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Thursday, February 25, 2010

A Blog comment should make you want to say FU not Thank You

I recently found a post on Sam Huleatt's blog about how blog comments are the new black. As we know, I'm always looking for the next black and I truly love a good charcoal. Before I digress more, this linked post talks about how we have many ways to engage and connect with someone online but a comment on someone's blog is the best way to begin building a relationship. There is a community around blogs and the comments are the gateway for that community to connect with each other and build offline relationships.

Social media is all about creating dialogue and blog comments have been declared to be the most meaningful. Not all blog comments are created equal just like not all dialogue leads to meaningful relationships. Today's health care summit is a fine example of dialogue not creating any meaningful sense let alone improved relationships. A good blog comment can introduce a new idea to a post, push the author on a particular point, elaborate on an example, or demonstrate that you share a similar background or values with the author that will lead to greater connection.

There are also blog comment that do not further the conversation is the equivalent of a "Like" in Facebook. On the other spectrum, there are comments on entertainment blogs for example whose contribution to a Miley Cyrus article about her sleepovers are to ask if she is a raging lesbian slut or merely a huge lesbian slut (apologies to anyone who found this via Google while searching for Miley Cyrus lesbian slut and are now extremely disappointed).

Digressions aside, I need to offer an apology in advance to readers who previously merely commented that they liked my posts. I appreciate your comments and they made me smile. However, I would rather see a comment to a blog post that made me write a response that started with "FU" rather than "Thank you." I'd rather have my arguments pushed and challenged then just praised. I would rather have to rethink my position then bask in the glow of how right I am.

For blog comments to truly be the new black, they need to create dialogue. Conflict can build relationships because it leads to debates which leads to better understanding of each other. A rich debate with differing view points in the comments section creates a more compelling blog post. There are some blogs where I read the comment section as eagerly as the blog post.

There are also some blog posts where I skip the comment section because there's no additional value or contribution. The Brazen Careerist, a Generation Y career-focused community site and Untemplater, a work/life style blog are some of the biggest sinners. Although I shouldn't bite the website that was kind of enough to feature my posts (Brazen Careerist) or one where I have submitted a post for consideration (Untemplater), I'll keep my straight talk express going. The comments section on these website's blogs is a cascading series of "I like that post so much that I want to marry it." This Untemplator post is an example where the comments section is a huge series of high fives. There is some pushing the topic further but the affirmation after affirmation really makes it look like an echo chamber as opposed to serious dialogue. In a community, not everyone will agree with each other all the time. Neither should blog comments.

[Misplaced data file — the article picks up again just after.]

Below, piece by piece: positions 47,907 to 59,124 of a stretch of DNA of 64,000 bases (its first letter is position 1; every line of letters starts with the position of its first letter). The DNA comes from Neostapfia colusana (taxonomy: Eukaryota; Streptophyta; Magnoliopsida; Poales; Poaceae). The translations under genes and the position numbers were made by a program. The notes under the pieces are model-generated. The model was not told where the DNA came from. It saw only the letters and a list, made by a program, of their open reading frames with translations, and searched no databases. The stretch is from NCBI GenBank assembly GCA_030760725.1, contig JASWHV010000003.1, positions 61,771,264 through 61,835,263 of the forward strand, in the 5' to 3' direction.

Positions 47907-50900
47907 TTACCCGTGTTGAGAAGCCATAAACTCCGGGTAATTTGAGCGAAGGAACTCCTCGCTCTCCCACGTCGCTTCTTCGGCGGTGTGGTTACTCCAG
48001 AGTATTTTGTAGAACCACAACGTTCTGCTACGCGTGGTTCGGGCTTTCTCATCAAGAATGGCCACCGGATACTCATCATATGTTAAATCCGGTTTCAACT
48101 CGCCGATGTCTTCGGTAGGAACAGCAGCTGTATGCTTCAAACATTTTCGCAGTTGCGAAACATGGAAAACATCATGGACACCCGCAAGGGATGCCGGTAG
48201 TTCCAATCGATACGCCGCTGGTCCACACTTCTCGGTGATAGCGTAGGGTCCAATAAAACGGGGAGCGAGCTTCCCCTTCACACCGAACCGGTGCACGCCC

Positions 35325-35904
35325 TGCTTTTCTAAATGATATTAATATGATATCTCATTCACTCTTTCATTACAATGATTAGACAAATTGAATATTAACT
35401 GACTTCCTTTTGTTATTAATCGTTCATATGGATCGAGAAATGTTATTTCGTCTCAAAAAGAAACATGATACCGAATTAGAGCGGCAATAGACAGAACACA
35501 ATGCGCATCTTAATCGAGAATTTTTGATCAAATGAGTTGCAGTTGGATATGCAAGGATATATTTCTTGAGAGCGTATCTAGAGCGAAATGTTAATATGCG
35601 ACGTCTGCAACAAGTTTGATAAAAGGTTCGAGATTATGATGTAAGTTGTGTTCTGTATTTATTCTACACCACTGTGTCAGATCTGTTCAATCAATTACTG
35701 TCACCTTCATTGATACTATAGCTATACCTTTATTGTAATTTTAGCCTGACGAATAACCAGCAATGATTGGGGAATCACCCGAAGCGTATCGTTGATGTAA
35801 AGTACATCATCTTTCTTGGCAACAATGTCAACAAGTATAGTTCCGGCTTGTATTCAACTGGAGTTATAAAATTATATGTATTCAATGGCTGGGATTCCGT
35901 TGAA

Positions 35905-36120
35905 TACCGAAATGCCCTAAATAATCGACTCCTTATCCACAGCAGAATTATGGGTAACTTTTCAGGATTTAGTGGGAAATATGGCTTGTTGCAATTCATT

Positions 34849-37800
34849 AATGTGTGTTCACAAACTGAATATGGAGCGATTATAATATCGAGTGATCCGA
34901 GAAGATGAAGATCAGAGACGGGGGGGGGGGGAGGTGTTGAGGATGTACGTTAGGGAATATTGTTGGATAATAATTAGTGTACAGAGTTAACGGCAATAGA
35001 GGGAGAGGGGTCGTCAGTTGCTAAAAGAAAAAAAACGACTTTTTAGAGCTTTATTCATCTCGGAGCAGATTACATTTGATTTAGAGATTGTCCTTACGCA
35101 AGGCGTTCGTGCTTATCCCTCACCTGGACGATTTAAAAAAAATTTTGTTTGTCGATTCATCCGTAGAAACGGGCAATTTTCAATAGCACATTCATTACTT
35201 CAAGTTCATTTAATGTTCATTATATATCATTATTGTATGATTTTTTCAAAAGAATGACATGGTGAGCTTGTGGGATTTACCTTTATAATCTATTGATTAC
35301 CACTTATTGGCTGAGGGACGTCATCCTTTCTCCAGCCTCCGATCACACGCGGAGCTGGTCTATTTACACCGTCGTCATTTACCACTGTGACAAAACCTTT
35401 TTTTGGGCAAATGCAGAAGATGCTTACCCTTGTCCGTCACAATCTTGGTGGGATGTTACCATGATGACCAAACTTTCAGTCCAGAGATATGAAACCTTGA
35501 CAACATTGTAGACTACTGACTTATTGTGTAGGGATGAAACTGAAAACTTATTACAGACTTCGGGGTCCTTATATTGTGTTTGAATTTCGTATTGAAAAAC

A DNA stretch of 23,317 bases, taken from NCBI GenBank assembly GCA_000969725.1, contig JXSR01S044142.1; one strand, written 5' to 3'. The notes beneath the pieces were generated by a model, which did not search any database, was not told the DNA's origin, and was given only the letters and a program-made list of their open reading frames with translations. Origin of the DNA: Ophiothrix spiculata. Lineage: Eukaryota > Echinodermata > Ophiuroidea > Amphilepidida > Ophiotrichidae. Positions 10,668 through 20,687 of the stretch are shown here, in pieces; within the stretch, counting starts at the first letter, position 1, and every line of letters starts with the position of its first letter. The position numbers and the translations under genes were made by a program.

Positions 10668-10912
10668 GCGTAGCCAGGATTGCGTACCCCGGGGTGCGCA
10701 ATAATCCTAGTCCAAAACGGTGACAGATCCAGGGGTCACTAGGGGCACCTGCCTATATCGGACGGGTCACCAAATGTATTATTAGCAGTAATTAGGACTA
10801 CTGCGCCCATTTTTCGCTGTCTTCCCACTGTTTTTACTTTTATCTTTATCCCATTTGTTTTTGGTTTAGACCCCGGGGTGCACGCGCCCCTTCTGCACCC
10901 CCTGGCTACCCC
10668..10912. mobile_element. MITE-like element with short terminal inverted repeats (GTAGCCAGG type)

One example of a blog where the comments were almost as good as the posts is the Leveraged Sell-Out. The comments were brutal, debates raged, people get their feelings hurt, and it was the best thing on the web. Thank you's were non-existent and FU was one of the milder responses. However, I understanding the investment banking culture more than I ever wanted to because of the comments section. Another good example of a comments section that meets this new black criteria is Penelope Trunk's blog. Generally 1/3 of the comments tell Trunk that she understands their pains, fears, hopes, and dreams better than their family and she is completely right about everything, 1/3 of the comments swear this is the last time that they will ever read anything by Trunk again and that she is the dumbest person on the web, and 1/3 promote their own theories and philosophies. It's taken me a while to appreciate Trunk's blog comments and community because I used to fall pretty solidly in the middle group. Given, that I've turned Trunk's material into 3 posts of my own, I've probably moved into the last group and I have began to realize the brilliance in her marketing.

For any future comments on my blog, may I say FU, may you swear back at me, and let's break bread and have a real dialogue. If I need someone to high five me and give me a hug, I'll go find my 2 year old son rather than write a blog post.


Ryan Paugh said...

WTF man?!? I thought we were friends!

Just kidding ... I get where you're coming from. I call it the "You're Amazing" syndrome. A lot of people feel inclined to say nice things to people without providing any real insight. It's innocent, but it doesn't make the blog post any more valuable.

People do this on Twitter too. Lots of "You're Amazing" just saturating my feed. Hopefully your post will encourage people to think before they write.

Deadhedge said...

Ryan, so close but not there. At least your response had an F in it but keep going with it. If it pissed you off, tell me why, and give me your side. We can still be friends and argue about it.

You don't have to agree with this post. Channel that WTF.

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